Conservation easements and lands are increasingly under attack across America. Even solid easements are vulnerable to violations and frivolous lawsuits, and substantial trespass on owned land increases every year. Eventually, every land trust, no matter how well managed, will face a legal challenge and liability to uphold conservation permanence and the land trust’s charitable mission. Threats include:

  • As property values rise and urban sprawl continues, incentives grow to disrupt or void easements and trespass on owned land.
  • Economic troubles threaten conservation as developers looking for easy money attempt to take land and rights of others.
  • Trespassers, successor owners, developers and government agencies have all attempted to disrupt conservation easements and take owned land.
  • Land trusts have a potential liability to regulators, donors, landowners, community members and funders to uphold lasting conservation.

The Alliance has identified a significant threat to land conservation in America: Economic incentives to break conservation easements or to take land owned by land trusts will overwhelm the ability of these charitable organizations to defend them. In the future, we will see an increase in development pressures, land values, and new landowners and neighbors who do not share the same commitment to conservation. These factors will create increased incentives for landowners to overturn easements and for neighbors and others to encroach.  The cost of defending the liability to the public and to regulators of those easements and land owned could bankrupt many land trusts. The financial payoff to those that can “break” an easement or take land by trespass or adverse possession might be significantly greater than the resources of individual land trusts to stop them.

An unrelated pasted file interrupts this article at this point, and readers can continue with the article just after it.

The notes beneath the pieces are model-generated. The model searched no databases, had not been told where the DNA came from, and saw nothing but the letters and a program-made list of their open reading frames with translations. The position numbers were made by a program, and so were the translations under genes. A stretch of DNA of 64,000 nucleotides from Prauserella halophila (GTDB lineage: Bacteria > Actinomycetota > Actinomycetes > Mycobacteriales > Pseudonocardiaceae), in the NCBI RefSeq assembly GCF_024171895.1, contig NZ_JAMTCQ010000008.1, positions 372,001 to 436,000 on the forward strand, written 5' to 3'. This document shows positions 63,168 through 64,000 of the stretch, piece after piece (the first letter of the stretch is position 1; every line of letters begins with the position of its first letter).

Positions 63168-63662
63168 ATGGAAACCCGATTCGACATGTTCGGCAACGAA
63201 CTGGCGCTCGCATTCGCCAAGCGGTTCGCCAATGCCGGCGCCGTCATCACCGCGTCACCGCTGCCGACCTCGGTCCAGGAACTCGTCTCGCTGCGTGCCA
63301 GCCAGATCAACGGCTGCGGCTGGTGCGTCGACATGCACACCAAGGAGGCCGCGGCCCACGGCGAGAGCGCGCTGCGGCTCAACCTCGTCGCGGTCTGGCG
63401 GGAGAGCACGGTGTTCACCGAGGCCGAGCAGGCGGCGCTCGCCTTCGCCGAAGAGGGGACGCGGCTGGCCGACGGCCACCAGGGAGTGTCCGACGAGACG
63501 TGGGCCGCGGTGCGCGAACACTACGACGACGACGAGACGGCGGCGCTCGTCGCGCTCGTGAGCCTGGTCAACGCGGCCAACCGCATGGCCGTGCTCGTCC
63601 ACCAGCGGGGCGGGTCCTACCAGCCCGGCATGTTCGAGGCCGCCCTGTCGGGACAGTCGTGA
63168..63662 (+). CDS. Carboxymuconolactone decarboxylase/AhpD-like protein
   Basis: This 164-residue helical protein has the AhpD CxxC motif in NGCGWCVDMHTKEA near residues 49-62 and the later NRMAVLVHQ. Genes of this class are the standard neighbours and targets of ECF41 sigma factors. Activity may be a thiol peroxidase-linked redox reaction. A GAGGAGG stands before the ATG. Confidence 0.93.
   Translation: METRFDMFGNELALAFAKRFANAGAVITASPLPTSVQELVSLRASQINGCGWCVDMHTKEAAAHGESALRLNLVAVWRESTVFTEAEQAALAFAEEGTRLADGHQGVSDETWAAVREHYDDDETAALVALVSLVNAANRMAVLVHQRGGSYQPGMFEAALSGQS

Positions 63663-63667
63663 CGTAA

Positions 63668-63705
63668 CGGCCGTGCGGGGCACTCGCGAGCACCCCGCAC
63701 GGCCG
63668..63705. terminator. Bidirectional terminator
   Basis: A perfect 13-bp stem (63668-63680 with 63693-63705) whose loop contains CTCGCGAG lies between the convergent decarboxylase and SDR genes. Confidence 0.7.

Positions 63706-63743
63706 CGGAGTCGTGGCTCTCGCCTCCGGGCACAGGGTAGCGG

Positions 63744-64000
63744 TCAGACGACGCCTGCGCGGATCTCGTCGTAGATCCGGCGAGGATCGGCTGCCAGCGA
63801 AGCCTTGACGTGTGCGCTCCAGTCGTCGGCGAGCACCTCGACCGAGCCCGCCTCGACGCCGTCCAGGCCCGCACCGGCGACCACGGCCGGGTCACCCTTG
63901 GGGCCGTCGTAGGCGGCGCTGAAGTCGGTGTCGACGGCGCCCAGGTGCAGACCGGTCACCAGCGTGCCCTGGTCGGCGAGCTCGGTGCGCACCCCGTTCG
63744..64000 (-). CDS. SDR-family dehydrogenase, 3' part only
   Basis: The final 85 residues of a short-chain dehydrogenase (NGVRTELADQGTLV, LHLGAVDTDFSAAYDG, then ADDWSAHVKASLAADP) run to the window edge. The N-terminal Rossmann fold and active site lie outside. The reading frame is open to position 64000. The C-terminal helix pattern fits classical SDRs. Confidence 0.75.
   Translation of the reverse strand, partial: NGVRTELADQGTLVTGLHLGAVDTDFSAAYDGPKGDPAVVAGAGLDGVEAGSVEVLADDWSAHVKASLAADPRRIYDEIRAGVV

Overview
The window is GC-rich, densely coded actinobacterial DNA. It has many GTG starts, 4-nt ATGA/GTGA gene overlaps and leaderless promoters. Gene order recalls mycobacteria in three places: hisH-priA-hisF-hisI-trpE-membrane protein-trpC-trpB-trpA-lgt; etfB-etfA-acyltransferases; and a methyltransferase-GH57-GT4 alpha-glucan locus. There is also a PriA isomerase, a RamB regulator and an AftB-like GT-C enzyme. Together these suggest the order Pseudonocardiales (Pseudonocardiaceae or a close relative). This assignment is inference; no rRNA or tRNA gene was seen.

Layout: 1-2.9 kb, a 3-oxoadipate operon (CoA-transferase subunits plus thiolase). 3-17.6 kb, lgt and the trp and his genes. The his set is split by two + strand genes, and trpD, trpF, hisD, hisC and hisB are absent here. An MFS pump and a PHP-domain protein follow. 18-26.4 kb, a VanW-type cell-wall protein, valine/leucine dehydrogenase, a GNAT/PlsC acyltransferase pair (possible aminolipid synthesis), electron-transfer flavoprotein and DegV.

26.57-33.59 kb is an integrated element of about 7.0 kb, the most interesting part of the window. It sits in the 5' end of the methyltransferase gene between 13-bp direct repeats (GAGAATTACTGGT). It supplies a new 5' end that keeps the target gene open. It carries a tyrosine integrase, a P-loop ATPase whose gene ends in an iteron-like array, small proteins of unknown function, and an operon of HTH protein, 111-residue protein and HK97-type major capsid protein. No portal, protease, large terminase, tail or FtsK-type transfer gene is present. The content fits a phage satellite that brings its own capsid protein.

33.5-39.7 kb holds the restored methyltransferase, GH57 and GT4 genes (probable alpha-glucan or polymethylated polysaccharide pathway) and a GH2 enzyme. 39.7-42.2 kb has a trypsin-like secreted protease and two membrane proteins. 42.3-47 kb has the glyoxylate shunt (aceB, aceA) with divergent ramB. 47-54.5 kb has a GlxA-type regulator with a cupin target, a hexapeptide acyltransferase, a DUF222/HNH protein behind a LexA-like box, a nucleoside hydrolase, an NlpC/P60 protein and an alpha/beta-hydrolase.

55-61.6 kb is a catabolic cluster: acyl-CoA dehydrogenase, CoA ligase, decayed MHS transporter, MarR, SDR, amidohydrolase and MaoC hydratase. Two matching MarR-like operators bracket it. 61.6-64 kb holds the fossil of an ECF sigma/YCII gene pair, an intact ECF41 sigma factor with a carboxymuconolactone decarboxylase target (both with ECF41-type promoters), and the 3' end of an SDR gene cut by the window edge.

Both financial and technical resources were needed to combat this threat. A nationally-based cooperative effort to coordinate legal defense and its costs was finally determined by all to be the best―and perhaps only―alternative to protect the land conservation from attacks.

Description of the Solution
It may seem puzzling that a commercial insurer would not offer this product. After all, commercial insurers are frequently looking for new products to sell in their very competitive, low-growth industry. Unfortunately, insurers have several reasons for their lack of interest in this type of product:

  • Market size - Many commercial insurers are not interested in markets that are not large enough to produce sufficient premium volume.
  • Size of premium - The typical premium for an individual land trust is smaller than many insurers find attractive.
  • Lack of control - The Alliance and its members strongly desired the ability to ensure claims would be managed to protect both the long-term viability of conservation easements as a legal tool and the conservation values of land. A commercial insurer might not always agree with this approach.

Since commercial insurance did not provide an effective, affordable or reliable solution, an alternative approach was needed. The answer lay in a national effort to create an insurance company owned by land trusts to defend their liability to the public and to regulators. A form of captive insurance, specifically a risk-retention group or RRG, presented everything the land trusts needed. An RRG would be owned and managed by land trusts under a federal statute. The coverage, premiums and claims-handling approach would address the particular needs of land trusts. Discounts in premiums would be available to encourage practices that lower risk. The claims committee would be composed of land trust peers with expertise in dispute resolution, insurance, litigation and interpretation. Alternate approaches to resolving disputes, such as mediation, settling cases with a positive conservation result and other creative solutions that uphold conservation permanence and land trust integrity, would be embraced.